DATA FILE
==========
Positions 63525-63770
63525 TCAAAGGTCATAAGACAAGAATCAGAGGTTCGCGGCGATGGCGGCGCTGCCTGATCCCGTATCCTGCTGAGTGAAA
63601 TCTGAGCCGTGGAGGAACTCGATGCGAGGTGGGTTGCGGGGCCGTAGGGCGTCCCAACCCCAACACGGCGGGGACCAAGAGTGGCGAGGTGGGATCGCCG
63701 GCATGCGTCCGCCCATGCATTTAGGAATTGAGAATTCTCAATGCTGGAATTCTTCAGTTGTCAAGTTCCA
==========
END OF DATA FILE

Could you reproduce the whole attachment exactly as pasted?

Positions 63525-63770
63525 TCAAAGGTCATAAGACAAGAATCAGAGGTTCGCGGCGATGGCGGCGCTGCCTGATCCCGTATCCTGCTGAGTGAAA
63601 TCTGAGCCGTGGAGGAACTCGATGCGAGGTGGGTTGCGGGGCCGTAGGGCGTCCCAACCCCAACACGGCGGGGACCAAGAGTGGCGAGGTGGGATCGCCG
63701 GCATGCGTCCGCCCATGCATTTAGGAATTGAGAATTCTCAATGCTGGAATTCTTCAGTTGTCAAGTTCCA